Blaine is the son of a merciful Heavenly Father, husband to a talented wife, and father of two enthusiastic boys. He is a practicing therapist and singer. Through his experience with same-sex attraction, Blaine has learned that God wants him to be deeply and genuinely happy.
There are few things in my life that I believe with more conviction than that God desires my happiness, and that all things work together for my good. Whatever trials and struggles I have had in my life, I know that ultimately they have been meant to lead to my happiness. Over the years I have come to find that same-gender attraction is no different. With all the trouble and fear it has caused me, I know it has also brought me a level of happiness I never could have reached in any other way. For that I am honestly grateful.
It is interesting to look back at my earliest childhood memories knowing what I know now. The feelings that I felt, what they meant, and how they would impact the rest of my life seemed so scary and complicated to me even from a very young age. There were many things that brought a lot of anxiety to me then that now feel like happy parts of who I am. It is such a testament to the nature of God’s plan of progression. What new insights will I have in my current life when I look back 20 years from now?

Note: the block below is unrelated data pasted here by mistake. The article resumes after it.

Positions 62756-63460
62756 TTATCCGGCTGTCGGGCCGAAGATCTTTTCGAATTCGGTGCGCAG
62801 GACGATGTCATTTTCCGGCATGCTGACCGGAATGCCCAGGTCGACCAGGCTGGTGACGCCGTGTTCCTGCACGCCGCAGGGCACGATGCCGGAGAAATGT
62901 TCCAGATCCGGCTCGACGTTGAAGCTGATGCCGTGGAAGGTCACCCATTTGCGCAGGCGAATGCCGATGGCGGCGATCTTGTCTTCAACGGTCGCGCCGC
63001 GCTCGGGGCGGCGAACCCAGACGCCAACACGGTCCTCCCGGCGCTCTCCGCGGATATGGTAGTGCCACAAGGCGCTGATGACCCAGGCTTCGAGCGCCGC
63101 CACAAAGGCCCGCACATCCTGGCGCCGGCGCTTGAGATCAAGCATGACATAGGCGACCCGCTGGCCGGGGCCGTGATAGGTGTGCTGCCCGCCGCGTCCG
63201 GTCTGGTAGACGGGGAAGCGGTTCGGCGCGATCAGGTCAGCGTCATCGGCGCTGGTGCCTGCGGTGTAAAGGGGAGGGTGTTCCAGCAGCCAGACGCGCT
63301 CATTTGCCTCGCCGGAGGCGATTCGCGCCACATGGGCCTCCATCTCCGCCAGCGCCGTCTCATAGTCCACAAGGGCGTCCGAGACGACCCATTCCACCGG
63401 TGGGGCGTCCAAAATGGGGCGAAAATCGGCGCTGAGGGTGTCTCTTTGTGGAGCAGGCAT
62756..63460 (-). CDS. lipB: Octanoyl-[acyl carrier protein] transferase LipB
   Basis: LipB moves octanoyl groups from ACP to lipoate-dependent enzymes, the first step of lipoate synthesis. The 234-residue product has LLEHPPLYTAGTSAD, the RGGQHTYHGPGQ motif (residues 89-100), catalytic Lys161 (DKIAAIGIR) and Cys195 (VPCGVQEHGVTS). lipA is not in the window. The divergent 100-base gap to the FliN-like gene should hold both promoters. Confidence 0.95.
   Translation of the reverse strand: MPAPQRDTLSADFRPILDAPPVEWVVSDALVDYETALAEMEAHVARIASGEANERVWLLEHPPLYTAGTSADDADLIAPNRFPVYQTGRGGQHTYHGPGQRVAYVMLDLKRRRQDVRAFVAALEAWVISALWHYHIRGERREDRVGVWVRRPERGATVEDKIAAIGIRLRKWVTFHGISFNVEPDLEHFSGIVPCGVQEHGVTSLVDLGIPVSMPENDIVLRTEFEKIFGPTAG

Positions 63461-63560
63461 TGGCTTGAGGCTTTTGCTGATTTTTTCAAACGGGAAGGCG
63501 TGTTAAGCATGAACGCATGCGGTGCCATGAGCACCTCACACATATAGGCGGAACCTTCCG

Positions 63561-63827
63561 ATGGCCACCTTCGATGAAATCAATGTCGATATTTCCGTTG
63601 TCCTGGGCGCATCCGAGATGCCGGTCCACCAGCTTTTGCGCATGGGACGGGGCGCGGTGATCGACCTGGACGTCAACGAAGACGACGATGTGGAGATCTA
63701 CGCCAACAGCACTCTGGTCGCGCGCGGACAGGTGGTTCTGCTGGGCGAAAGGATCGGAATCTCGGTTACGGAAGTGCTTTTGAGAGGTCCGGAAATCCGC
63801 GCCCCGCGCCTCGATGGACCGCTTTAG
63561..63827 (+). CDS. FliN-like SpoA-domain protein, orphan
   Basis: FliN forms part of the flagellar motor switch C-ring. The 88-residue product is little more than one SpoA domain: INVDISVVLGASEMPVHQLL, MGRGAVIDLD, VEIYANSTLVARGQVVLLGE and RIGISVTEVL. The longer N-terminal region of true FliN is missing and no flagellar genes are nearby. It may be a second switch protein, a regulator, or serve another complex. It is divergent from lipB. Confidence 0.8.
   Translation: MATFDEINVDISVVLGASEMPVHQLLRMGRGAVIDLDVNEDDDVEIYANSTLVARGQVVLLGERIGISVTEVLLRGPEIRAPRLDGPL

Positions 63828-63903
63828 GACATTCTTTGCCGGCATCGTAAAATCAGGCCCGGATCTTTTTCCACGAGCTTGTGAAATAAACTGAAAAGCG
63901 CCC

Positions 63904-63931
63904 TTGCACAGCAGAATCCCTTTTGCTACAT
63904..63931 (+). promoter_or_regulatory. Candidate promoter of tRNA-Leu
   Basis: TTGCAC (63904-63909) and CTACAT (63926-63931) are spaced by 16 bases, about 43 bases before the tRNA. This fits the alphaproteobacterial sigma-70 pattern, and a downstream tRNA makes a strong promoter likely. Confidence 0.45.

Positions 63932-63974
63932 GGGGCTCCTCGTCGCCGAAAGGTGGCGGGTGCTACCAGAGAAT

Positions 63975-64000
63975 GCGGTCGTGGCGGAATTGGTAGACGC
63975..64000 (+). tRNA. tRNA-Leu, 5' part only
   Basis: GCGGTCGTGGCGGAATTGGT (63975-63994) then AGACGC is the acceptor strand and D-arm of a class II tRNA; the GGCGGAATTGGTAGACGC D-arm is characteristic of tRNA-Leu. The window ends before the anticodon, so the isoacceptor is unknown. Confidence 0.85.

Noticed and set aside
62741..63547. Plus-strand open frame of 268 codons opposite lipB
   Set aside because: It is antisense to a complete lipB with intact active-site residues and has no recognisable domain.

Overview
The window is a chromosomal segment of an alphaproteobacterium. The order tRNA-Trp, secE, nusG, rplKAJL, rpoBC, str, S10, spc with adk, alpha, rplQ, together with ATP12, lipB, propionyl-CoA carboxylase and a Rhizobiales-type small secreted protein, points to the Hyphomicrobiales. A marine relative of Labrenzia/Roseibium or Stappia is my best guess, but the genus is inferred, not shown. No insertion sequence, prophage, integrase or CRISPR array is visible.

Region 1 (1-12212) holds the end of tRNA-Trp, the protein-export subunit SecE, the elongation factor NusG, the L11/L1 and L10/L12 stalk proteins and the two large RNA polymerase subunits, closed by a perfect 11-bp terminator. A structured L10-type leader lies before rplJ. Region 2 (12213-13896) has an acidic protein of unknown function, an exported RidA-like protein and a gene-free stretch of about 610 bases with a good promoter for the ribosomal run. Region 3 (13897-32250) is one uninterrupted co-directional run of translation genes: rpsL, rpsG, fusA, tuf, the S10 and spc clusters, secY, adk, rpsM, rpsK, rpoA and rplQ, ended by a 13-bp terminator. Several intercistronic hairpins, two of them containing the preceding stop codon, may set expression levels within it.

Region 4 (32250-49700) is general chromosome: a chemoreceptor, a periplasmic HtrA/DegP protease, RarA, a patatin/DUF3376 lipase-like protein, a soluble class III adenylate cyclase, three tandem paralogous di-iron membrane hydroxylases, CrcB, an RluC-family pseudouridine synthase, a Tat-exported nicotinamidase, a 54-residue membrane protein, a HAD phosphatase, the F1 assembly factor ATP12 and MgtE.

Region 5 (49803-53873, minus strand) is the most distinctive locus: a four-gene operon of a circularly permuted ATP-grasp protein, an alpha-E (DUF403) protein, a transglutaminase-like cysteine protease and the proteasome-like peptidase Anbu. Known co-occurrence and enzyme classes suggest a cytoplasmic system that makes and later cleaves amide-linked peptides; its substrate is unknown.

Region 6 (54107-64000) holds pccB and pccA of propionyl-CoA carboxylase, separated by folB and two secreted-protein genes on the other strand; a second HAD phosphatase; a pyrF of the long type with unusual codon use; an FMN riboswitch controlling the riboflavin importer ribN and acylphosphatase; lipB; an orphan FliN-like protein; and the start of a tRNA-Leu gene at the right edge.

My earliest childhood memories largely include time spent playing with my girl cousins and younger sister. As the only boy in the group, an outsider looking in might have just assumed that house and dolls were games I was forced to play because there was no other alternative. It wouldn’t have taken long, however, for an observer to see that I was often the initiator of these types of activities that were stereotypically more feminine. I enjoyed playing dress up, doing makeovers, and baking. I don’t have any specific memory of why I felt shameful about these things, but I remember being very conscious of the fact that I needed to make sure that no boys—including neighbors, my brother, and my dad—should see me doing these things. Every time they did I remember feeling awkward and embarrassed, like I had been caught.
There were a couple of boys in the neighborhood that I played with on occasion, but I remember as young as four and five years old feeling like I was different from them. At the time I felt like my differences were blaringly obvious to them as well, and looking back it probably was apparent to them that I was only pretending to like playing guns and wrestling. Consequently, as so often happens with children, those differences frequently led to me being left out or made fun of. I was blessed at this early age of vulnerability to have older siblings who often came to my rescue (a water balloon/hose attack on kids who had been making fun of me was one such retaliation).